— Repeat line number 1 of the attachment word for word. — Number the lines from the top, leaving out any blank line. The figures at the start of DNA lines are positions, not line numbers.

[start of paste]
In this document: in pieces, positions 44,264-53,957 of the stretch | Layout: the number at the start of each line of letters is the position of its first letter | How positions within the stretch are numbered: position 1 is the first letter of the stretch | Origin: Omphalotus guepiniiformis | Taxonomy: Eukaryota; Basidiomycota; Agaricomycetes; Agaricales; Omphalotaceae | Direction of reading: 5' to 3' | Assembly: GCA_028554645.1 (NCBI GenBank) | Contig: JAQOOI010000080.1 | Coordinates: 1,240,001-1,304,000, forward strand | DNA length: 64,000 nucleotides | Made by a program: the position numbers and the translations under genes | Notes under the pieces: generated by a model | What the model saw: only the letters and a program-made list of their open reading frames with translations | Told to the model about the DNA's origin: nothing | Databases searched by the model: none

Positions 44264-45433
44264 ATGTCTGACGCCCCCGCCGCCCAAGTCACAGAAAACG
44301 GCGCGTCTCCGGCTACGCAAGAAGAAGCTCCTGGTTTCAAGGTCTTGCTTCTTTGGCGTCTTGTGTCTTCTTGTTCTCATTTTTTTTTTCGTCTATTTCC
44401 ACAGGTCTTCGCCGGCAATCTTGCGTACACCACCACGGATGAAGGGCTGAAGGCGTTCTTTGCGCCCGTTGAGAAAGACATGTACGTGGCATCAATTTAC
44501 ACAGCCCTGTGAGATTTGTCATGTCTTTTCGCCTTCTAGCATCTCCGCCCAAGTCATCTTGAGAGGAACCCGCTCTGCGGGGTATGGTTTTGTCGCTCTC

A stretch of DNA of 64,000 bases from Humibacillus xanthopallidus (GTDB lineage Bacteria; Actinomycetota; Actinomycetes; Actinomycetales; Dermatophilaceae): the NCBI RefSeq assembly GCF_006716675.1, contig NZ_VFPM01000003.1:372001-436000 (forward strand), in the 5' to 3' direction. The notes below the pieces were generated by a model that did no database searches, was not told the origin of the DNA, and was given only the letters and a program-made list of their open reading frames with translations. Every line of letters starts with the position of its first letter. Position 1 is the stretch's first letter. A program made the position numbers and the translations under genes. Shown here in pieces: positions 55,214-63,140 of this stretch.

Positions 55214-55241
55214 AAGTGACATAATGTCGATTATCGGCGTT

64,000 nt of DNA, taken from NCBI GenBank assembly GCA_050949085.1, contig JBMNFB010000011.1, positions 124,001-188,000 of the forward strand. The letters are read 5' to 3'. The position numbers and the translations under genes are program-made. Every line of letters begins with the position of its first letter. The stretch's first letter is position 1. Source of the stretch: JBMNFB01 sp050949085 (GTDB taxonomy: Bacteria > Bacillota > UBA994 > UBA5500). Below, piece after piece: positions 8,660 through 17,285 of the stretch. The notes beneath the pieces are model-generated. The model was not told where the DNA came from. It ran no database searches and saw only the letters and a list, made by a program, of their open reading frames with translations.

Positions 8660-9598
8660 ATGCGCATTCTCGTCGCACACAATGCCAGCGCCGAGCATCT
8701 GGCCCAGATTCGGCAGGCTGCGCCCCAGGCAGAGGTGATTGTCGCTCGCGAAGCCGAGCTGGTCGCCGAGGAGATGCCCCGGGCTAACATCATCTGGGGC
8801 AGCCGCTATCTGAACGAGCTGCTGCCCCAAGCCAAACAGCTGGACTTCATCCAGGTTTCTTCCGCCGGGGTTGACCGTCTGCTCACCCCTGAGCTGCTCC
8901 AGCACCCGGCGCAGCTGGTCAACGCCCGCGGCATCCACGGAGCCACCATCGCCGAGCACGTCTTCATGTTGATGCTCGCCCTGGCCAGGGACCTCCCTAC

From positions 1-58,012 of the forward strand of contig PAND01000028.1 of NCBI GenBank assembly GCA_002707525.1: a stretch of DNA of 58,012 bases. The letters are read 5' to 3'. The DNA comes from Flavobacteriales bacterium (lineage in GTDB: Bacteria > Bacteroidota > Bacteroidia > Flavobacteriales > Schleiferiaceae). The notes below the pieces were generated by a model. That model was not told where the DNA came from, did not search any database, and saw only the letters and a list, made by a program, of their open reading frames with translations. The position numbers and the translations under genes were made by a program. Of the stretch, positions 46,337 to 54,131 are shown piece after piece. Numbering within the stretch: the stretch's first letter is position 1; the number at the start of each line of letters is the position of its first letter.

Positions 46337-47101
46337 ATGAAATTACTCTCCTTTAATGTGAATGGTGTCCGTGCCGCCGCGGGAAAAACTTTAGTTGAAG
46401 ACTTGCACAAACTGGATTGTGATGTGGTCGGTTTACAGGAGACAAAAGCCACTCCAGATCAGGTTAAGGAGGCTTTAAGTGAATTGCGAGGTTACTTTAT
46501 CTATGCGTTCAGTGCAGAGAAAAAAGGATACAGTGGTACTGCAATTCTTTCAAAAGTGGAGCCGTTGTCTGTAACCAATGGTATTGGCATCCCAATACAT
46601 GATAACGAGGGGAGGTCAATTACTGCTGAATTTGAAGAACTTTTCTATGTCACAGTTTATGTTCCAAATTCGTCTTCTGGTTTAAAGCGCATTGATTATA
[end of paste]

In this document: in pieces, positions 44,264-53,957 of the stretch | Layout: the number at the start of each line of letters is the position of its first letter | How positions within the stretch are numbered: position 1 is the first letter of the stretch | Origin: Omphalotus guepiniiformis | Taxonomy: Eukaryota; Basidiomycota; Agaricomycetes; Agaricales; Omphalotaceae | Direction of reading: 5' to 3' | Assembly: GCA_028554645.1 (NCBI GenBank) | Contig: JAQOOI010000080.1 | Coordinates: 1,240,001-1,304,000, forward strand | DNA length: 64,000 nucleotides | Made by a program: the position numbers and the translations under genes | Notes under the pieces: generated by a model | What the model saw: only the letters and a program-made list of their open reading frames with translations | Told to the model about the DNA's origin: nothing | Databases searched by the model: none